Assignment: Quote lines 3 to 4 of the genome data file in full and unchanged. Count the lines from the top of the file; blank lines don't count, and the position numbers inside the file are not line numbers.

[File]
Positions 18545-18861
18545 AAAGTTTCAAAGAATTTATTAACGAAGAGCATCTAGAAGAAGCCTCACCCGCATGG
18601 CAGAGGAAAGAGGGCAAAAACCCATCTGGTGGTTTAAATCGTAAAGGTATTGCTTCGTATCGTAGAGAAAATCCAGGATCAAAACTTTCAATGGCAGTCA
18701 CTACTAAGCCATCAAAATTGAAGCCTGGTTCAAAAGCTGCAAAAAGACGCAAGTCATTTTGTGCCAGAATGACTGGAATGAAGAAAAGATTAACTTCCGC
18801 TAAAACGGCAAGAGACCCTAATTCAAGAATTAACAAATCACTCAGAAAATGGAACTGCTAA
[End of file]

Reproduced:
18601 CAGAGGAAAGAGGGCAAAAACCCATCTGGTGGTTTAAATCGTAAAGGTATTGCTTCGTATCGTAGAGAAAATCCAGGATCAAAACTTTCAATGGCAGTCA
18701 CTACTAAGCCATCAAAATTGAAGCCTGGTTCAAAAGCTGCAAAAAGACGCAAGTCATTTTGTGCCAGAATGACTGGAATGAAGAAAAGATTAACTTCCGC